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Wizard’s Pen

Wizard’s Pen, the latest from PopCap Games, is yet another puzzler from the company that, in this reviewers opinion, really started the casual game trend. With a lineup that already includes hit games like Bejeweled, Bookworm and Peggle, Wizard’s Pen is a hidden objects game, but it’s not your typical “I-Spy” or “Where’s Waldo” type stuff. Instead of searching for hidden objects in detailed environments, you’re instead presented with a blank piece of paper. When you click on the paper, parts of an image are revealed, and it’s your job to identify it in as few clicks as possible. While Wizard’s Pen isn’t as addictive or as robust as some of PopCap’s other efforts, it’s still a fun game to play.


The storyline casts you as the apprentice to a wizard who has disappeared. His magical talking pen suggests that you search in the wizard’s spell books for clue to his disappearance. Unlike a normal book, the pages in the wizard’s spell book are blank and the images printed on the page can only be revealed with the aid of the pen. By clicking on the blank pages of the book, you reveal bits of larger images, which form very familiar objects like light bulbs, boats and skulls when completely revealed. Your goal is to figure out what the hidden object is in as few clicks as possible. Answers are given by typing in the word in a text box below the image. Rapid-fire clicking on the pages won’t help you, as each click burns away a part of the candle you’re reading by. Extra clicks also reduce your overall score, which is used to unlock further challenges. Once the candle burns to the bottom, you’re given one last guess. Once you complete a page, you move onto the next one and after 16 total pages, you move onto the next book.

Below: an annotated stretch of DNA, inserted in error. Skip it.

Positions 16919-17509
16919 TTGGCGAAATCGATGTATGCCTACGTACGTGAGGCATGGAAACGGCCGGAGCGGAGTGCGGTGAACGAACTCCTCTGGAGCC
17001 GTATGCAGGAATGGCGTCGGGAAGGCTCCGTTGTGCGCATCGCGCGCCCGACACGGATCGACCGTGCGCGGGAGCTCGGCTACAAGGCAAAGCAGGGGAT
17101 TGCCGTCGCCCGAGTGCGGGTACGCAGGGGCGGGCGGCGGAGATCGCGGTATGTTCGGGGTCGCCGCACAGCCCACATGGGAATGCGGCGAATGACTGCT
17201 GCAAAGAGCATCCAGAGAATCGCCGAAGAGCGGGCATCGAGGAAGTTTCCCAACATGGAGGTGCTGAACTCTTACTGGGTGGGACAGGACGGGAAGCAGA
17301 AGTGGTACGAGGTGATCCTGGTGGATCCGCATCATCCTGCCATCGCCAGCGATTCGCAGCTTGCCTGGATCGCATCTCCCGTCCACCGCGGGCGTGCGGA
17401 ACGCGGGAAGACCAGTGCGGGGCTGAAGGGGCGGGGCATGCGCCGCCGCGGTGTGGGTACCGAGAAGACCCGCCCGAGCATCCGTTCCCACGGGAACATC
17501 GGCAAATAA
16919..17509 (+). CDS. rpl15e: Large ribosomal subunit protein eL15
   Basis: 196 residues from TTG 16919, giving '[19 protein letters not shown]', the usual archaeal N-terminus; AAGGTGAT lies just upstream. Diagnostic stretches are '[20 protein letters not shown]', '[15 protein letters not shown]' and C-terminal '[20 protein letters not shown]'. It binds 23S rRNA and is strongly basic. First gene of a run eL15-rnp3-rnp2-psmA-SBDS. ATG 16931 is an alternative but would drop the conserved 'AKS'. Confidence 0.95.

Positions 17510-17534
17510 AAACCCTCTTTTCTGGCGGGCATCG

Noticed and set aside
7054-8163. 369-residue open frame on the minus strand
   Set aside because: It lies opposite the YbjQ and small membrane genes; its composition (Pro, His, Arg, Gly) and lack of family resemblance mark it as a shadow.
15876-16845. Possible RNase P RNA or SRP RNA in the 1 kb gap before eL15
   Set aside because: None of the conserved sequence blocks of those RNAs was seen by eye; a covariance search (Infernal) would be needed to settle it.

Poppin’ CapsWe have reviewed several of the games mentioned in this review previously. Click on any of the links below to see if they’re worth your time:

Peggle NightsOne of the most important things when building a game like this is to ensure that the game recognizes a lot of different answers for the same object. The simple image of a boat could be answered as a boat, a yacht or as a sail boat, for instance. The game also needs to be able to recognize typos (to a certain extent). In both of these, Wizard’s Pen excels. Not once did I think I gave the correct answer only to find that I was supposed to answer a synonym instead. And a few times, I noticed I made a typo (sometimes on purpose for testing), and the game still credited me. I’ve played similar games in this genre that have been far too demanding on the players to be precise with their answers and I think that the developers did a really great job keeping the game from becoming overly difficult.


To keep things fresh, you’re periodically presented with new challenges. Instead of revealing the image, sometimes you’ll be presented with a mosaic or an abstract image that becomes clearer as you click. Other times, you’ll be presented with a twisted image that untwists. You’ll also be tasked at the beginning of the level to look at an image and find all of the objects that are missing. This can mean a lens from a pair of glasses or a helmet off a set of armor. These could have benefitted from more variety, as you’ll work with the same images over and over again, but I still thought they were fun.

These challenges break up what could have been a very monotonous experience, but I feel the game could have benefitted from fewer pages in each book to keep these from growing repetitive. 16 challenges per book over 20 books is quite a bit. In an effort to keep things simple, the team also chose to keep the hidden objects purposefully simple. But with so many pages of the book to clear, you’ll start seeing the same objects popping up again and again. Granted, the images are different, but two lamps in one book, as I encountered later in the game, was a little disorienting. While I thought the second image was a lamp early on, I clicked more than I needed to because I didn’t think the developers would put two lamps so closely together.


Despite this, I still had fun with Wizard’s Pen. I will admit that it didn’t capture my attention for as long as some of PopCap’s other games (most notably the Peggle series), but I did find myself very excited every time I unlocked additional challenges, knowing that there was more to play. Wizard’s Pen might not have the longevity of some other games on the market, but it will certainly stay installed on your hard drive for quite a while.

7 out of 10

The author of this fine article

is an Associate Editor at Thunderbolt, having joined in February 2003.

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